BOUNDER & CAD
For as long as I can remember, composer and performer Kit Hesketh-harvey has ruled when it comes to après-dinner entz: he was the go-to guy for witty musical comedy, although I’d like to give hat-tips to several significant others in this review of revues. Dillie Keane. If you don’t know her
Dogging song, jump onto Youtube for this opening ‘couplet’ (see what I did there?): ‘Well, we drove down the far end of the car park back of Asda / A threesome was hard at it in a sporty little Mazda.’ It all makes me weep with laughter, I’m afraid, but then I am easily pleased, as I am by Oldie resident aesthete Nicky Haslam’s swellegant soirées where he sings Cole Porter and ‘Hart and Cole’, and actor Johnnie Standing’s covers of Noël Coward, too.
But the new big thing for me is Bounder & Cad. B & C are Mr Adam Drew and Dr Guy Hayward. Trust me: they are big stars in the making, and I speak as the woman who directed Johnnie Boden to start a small mail- order business selling chaps moleskin trousers rather than go into financial journalism; and also the woman who gave Hugh Fearnley-whittingstall his first food column.
With this glittering track record, I’d like to think that I am the only one to have talent-spotted this handsome, foppish pair, but their website tells me they have already performed for ‘three princesses, two PMS and one Tim Henman’. Damn! I cannot take credit for them too.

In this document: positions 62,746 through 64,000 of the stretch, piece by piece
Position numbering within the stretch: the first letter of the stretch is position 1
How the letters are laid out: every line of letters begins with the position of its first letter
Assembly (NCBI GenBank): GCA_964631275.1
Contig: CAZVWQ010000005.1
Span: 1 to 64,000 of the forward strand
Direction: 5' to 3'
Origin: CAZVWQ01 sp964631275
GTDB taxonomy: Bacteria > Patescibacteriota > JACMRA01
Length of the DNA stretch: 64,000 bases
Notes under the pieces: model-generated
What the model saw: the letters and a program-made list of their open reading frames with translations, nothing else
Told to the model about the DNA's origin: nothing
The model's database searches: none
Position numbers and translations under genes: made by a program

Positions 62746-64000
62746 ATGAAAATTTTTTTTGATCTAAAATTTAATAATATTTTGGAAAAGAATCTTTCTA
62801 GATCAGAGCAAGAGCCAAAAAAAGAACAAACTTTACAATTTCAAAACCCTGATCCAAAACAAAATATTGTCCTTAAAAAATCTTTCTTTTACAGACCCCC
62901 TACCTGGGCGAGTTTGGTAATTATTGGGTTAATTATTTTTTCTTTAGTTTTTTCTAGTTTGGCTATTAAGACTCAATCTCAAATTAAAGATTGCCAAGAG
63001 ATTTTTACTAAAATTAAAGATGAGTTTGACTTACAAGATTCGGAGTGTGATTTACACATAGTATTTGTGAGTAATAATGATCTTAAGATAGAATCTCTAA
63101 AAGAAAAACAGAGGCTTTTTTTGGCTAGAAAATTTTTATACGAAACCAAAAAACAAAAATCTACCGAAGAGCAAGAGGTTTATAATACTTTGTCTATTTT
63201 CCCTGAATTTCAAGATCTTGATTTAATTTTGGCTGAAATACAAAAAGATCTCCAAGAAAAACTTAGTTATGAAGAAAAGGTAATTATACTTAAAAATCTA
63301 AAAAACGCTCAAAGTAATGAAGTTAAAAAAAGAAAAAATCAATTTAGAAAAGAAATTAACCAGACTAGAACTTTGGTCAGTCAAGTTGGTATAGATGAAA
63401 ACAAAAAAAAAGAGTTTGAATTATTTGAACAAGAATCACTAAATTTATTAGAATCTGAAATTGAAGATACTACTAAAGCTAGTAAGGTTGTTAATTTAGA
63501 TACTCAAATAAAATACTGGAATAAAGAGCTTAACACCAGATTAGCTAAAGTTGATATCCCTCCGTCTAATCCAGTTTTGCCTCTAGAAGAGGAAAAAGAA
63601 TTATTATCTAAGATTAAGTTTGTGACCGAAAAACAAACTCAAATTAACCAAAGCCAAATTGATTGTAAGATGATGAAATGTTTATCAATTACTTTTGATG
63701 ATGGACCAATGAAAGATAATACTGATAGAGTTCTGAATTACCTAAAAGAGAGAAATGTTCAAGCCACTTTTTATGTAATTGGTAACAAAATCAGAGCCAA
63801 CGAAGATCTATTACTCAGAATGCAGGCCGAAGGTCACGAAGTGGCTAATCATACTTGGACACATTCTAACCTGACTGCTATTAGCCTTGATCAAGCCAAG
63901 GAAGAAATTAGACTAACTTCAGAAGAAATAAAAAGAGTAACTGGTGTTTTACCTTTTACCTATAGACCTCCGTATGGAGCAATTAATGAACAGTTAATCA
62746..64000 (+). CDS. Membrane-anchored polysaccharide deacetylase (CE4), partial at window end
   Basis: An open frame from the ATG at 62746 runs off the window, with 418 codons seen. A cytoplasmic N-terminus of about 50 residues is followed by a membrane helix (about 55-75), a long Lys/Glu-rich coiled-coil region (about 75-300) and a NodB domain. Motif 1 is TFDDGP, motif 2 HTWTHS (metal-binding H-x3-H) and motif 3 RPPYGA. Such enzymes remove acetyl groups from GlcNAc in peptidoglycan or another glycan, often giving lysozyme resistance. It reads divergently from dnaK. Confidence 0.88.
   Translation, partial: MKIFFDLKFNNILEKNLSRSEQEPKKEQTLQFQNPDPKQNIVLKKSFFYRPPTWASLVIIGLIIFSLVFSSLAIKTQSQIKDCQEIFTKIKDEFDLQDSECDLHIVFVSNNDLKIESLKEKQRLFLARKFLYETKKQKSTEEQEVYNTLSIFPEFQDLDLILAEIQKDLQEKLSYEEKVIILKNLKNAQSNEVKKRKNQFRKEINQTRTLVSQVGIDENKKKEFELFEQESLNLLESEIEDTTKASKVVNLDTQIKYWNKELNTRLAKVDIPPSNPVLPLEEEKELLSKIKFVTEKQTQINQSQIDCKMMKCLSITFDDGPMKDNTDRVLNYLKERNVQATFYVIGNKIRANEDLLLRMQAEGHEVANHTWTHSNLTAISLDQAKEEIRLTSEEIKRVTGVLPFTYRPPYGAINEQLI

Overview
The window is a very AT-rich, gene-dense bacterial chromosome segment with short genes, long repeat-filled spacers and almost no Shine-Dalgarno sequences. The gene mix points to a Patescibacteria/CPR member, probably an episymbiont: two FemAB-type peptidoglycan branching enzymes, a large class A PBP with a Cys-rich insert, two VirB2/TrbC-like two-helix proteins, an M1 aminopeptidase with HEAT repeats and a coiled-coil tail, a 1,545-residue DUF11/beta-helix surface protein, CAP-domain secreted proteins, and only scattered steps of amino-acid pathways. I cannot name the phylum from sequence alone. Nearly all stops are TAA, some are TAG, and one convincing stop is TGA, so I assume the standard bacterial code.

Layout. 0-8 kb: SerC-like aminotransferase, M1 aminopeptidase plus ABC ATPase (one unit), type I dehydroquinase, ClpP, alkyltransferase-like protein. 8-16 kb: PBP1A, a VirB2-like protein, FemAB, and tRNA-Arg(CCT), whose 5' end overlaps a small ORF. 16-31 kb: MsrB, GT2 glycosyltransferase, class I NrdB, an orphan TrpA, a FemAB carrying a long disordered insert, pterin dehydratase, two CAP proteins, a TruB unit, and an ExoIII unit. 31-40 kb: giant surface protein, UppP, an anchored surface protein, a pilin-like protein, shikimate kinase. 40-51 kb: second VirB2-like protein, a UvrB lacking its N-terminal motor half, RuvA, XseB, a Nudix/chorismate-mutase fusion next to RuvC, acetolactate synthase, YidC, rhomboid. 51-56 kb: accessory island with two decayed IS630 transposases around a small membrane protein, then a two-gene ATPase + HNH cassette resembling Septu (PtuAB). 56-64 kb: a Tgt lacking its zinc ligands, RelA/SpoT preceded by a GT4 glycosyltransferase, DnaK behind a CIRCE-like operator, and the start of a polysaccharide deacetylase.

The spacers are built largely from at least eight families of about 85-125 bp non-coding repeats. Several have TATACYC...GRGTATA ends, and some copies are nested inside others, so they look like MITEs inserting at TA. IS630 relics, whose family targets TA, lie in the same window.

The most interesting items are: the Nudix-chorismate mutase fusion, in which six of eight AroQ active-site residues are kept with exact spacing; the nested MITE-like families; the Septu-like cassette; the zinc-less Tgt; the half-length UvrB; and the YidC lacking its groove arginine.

Anyway, I saw them live at the Crazy Coqs boîte (hear that, Harry?) and can report back that it was a five-star, two-thumbs-up evening and I pealed with delighted laughter throughout. Like the aforementioned Kit, both come by way of Cambridge (Footlights, college choirs) and their lyrics are spattered with gleeful allusions to Withnail and I, Brexit and older women – in fact, the material was so tailored to my own predilections that I worried they had written some songs just for me. Their skit of Verdi’s La Donna e mobile was repurposed as a painfully accurate commentary on millennials and dating called A Woman and her Mobile with the lyrics, ‘Tells me ti amo/ On Instagram-o/ Spelling is dodgy/mostly emoji.’
They are clever, funny and versatile, have beautiful voices and have been hailed as the Young Turks of the revue renaissance by everyone from Gyles Brandreth to David Cameron (not kidding: they performed their Coalition Song at the Downing Street Christmas party – oh to have been a fly on the wall in the State Dining Room at No 10).
The night I saw them, their first song was about the Strictly snoggers, called
Just One Drink; and they did a deathless spoof of the Russian poisoners who pretended to be sports nutritionists and spire-fanciers, called Salisbury.
I would go even so far as to say they are the new Flanders and Swann; and when I tell you that Adam’s longsuffering sidekick, Guy, the butt of most of the patter, is also the co-founder and trustee of the British Pilgrimage Trust and choralevensong.org, I know you will be as keen as I am.
They have a monthly residency at Crazy Coqs (the setlist is a solid baker’s dozen songs), they write bespoke songs, and are available for weddings and bar mitzvahs; so just take it from me.
Catch them if you can.
The new Flanders and Swann? Bounder & Cad’s Guy Hayward (left) and Adam Drew
Lotto’s The Mystic Marriage of St Catherine with Saints (1524)